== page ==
Industry Leader Forecast By Bridget White

Oh, if only we each had a crystal ball. We could see intothe future and be prepared for those late-coming springs or the newest producttrend or the economy’s ups and downs. It would make life a little boring, butour financials would look a lot better.

Since we haven’t yet tapped into the supernatural, wethought a collection of educated guesses would be the next best thing; henceGPN’s 6th annual “Industry Leader Forecast.” We polled several ofyour peers on what they think will be the biggest issues facing commercialgreenhouse growers over the coming year. From economic changes to customerservice to buying habits, find out what to look for in 2004.

Teamwork

All segments of the market working together. That is what Iwould like to see in 2004 and beyond. We have so many avenues being pursued inthis great industry that we need to find a way to each build on the efforts ofthe other. We have “big boxes,” smaller chains, independent gardencenters, grower/retailers, mass producers, specialty growers, distributors ofgenetics and other inputs, producers of plant inputs, breeders andmanufacturers. We are all trying to find our place, and it normally is at theexpense of others in our segment of the market.

Each one of us is trying to establish an identity that willhelp carry us into the future. Our company is a partner in The Flower Fields,which is a branding program run by breeding companies. Proven Winners is abrand established by a group of production companies. Simply Beautiful is theproduct of a distribution company. MiracleGro Plants is an effort by afertilizer manufacturer. Growers are differentiating their plants from thegrower down the street through the use of containers, branding or some othermeans. Independent garden centers are highlighting their differences from thebig boxes in the area through selection and perhaps plant quality. The big boxretailers are all trying to be different from each other through branding, pricingor some other means.

What we aren’t doing is working together to make the totalpicture bigger and better than the pieces. And that is what I think theindustry is poised to do. Those of us at the breeding, production anddistribution levels need to work with the growers to give them more controlover, and benefit from, the products they sell. We can’t continue to”pull” (read force) products through them. We can get retailersexcited about our efforts, but we need the grower to produce it before we actuallyhave a product for the retailer to sell. In my particular case, I am alsodependent on the distribution companies to get my products to the grower, sothat he can get them to the retailer. If there isn’t benefit to them, it isn’tgoing to happen.

So, my prediction is that this is the year that we start tomake that happen. We shouldn’t be competing with each other. We should beworking together to make the gardening industry grow — all of us. Then we willtruly be successful.

— Joel Goldsmith

Goldsmith Seeds

Gilroy, Calif.

Survival in the Land of Mass Merchandisers

As we look to 2004, the obvious issues (concerns) jump out.Higher energy costs, higher fuel cost, higher overall production cost andhigher major medical costs for our employees are just a few that come to mind.I think if you were to ask major retailers the same question, they would echothe same comments I listed above. (By the way, we did ask and that’s what theytold us.)

Also of concern are questions/comments such as:

* Cana large grower continue profitability to serve several mass merchandisers? Withcustom programs such as private label branding and different pot size or flatconfigurations, the risks get higher and higher for the grower.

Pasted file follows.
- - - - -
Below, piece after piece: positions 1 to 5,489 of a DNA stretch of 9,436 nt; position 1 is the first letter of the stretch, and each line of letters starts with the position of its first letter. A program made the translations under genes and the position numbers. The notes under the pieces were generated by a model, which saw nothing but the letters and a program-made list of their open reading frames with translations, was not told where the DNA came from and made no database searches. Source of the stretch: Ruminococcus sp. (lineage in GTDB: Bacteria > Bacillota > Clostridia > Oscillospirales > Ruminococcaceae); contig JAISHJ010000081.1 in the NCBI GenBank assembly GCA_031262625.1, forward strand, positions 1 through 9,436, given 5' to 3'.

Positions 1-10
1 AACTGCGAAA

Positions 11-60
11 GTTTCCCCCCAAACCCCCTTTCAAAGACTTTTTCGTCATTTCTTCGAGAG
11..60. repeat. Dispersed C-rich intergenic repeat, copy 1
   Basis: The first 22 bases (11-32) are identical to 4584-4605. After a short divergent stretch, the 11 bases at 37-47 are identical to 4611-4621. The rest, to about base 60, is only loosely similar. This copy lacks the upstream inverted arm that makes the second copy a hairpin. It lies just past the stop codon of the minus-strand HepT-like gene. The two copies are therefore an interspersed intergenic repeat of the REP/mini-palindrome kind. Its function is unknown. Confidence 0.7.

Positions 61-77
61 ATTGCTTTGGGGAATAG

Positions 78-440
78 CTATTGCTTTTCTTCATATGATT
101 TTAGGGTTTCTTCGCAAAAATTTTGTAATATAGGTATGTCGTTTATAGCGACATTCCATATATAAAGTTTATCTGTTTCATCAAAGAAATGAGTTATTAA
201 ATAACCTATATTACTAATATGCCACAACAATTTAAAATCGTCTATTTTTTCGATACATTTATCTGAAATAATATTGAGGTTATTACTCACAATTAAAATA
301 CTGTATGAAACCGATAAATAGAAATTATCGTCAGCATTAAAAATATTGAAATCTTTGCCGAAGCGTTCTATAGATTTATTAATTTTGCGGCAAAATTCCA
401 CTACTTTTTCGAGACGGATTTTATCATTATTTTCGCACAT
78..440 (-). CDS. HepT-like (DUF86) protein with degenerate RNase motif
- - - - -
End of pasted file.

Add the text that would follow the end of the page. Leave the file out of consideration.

* Canour industry continue forward without a more formal, legally bindingcustomer-to-grower purchase order commitment program? In my way of thinking,that would benefit both the customer and the grower.

* Howdo distribution channels remain open to new breeding and varieties coming fromsmall breeders? With the tremendous consolidation and vertical integrationcontinuing with the distributor, some great genetics are not making it to themarket place.

* Merchandising(service) at store level as well as leaving racks behind at stores is now the norm.What will be next and is our industry ready for the next”requirement” from our customers? Some thoughts would includepre-pricing all products like packs and 4-inch, or maybe a pay scan program.

* Last,I’m concerned about more consolidation of some very good companies because offinancial, economic or environmental issues. We saw several good companies fallby the wayside this year. I know it is inevitable; I just hate to see it.

A Christmas wish for Santa (yes, it is late but I’m alwayslate, Santa understands): Major merchandisers (retailers) all take a 15-percentincrease in retail prices and allow the growers a little breathing room. By theway, the customer will pay more; everyone has seen the exit surveys.

— David Edenfield

Smith Gardens, Inc.

Bellingham, Wash.

Washington in 2004

Washington is never short on challenges, and predicting whatwill happen is an art that no one, so far as I know, has perfected. That said,here are some of the current issues of importance to floriculture, and what I thinkmight happen in 2004 on those issues.

First of all, we will see brought to fruition a completedcertification program for import of geranium cuttings from the offshoreproduction facilities of the major production companies. In fact, that programis being finalized as I write these words. The certification program, built onthe clean stock production practices of the companies and adding some newrequirements, is the culmination of nearly two years of effort by the U.S.Department of Agriculture, Society of American Florists (SAF), the AmericanNursery and Landscape Association (ANLA) and the industry itself. It’simportant because over 70 percent of geraniums sold in the United Statesoriginate in offshore cuttings and without this certification program, thoseimports would no longer be allowed. Many people have done a lot of work to makethis dream a reality, and it’s the best Christmas present I could have possiblyasked for!

On another very important front, the agriculturalimmigration reform legislation will be passed this year. Grassroots support isimperative to this legislation’s success, and the legislation is important toeveryone in agriculture. More than 70 percent of today’s agriculture laborforce is estimated to be undocumented because employers have no reliable way ofverifying legality of worker identification and have no workable guestworkerprogram. S. 1645 and H.R. 3142 (the “AgJOBS bill”) are our best hopeof solving this serious problem, and passage is a top priority for the industry.If you have not yet contacted your senators and representative, please do so –contact me for more information.